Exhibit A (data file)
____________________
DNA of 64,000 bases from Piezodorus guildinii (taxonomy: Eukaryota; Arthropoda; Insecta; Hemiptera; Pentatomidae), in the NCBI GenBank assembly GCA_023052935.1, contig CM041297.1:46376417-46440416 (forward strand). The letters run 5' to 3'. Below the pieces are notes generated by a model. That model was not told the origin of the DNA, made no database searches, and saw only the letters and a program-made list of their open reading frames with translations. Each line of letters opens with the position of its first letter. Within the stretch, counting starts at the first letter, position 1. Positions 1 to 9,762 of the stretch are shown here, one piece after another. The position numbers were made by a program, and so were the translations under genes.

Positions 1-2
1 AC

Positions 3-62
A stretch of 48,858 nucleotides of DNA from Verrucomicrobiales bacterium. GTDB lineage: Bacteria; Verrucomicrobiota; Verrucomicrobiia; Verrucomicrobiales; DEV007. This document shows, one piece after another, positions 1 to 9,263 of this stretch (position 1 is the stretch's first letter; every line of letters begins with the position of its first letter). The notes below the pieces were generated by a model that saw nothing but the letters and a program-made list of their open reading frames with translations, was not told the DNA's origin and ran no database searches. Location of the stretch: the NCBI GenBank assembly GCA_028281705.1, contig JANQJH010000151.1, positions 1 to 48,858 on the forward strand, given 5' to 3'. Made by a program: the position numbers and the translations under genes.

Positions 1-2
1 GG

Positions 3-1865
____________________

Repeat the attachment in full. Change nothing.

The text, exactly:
DNA of 64,000 bases from Piezodorus guildinii (taxonomy: Eukaryota; Arthropoda; Insecta; Hemiptera; Pentatomidae), in the NCBI GenBank assembly GCA_023052935.1, contig CM041297.1:46376417-46440416 (forward strand). The letters run 5' to 3'. Below the pieces are notes generated by a model. That model was not told the origin of the DNA, made no database searches, and saw only the letters and a program-made list of their open reading frames with translations. Each line of letters opens with the position of its first letter. Within the stretch, counting starts at the first letter, position 1. Positions 1 to 9,762 of the stretch are shown here, one piece after another. The position numbers were made by a program, and so were the translations under genes.

Positions 1-2
1 AC

Positions 3-62
A stretch of 48,858 nucleotides of DNA from Verrucomicrobiales bacterium. GTDB lineage: Bacteria; Verrucomicrobiota; Verrucomicrobiia; Verrucomicrobiales; DEV007. This document shows, one piece after another, positions 1 to 9,263 of this stretch (position 1 is the stretch's first letter; every line of letters begins with the position of its first letter). The notes below the pieces were generated by a model that saw nothing but the letters and a program-made list of their open reading frames with translations, was not told the DNA's origin and ran no database searches. Location of the stretch: the NCBI GenBank assembly GCA_028281705.1, contig JANQJH010000151.1, positions 1 to 48,858 on the forward strand, given 5' to 3'. Made by a program: the position numbers and the translations under genes.

Positions 1-2
1 GG

Positions 3-1865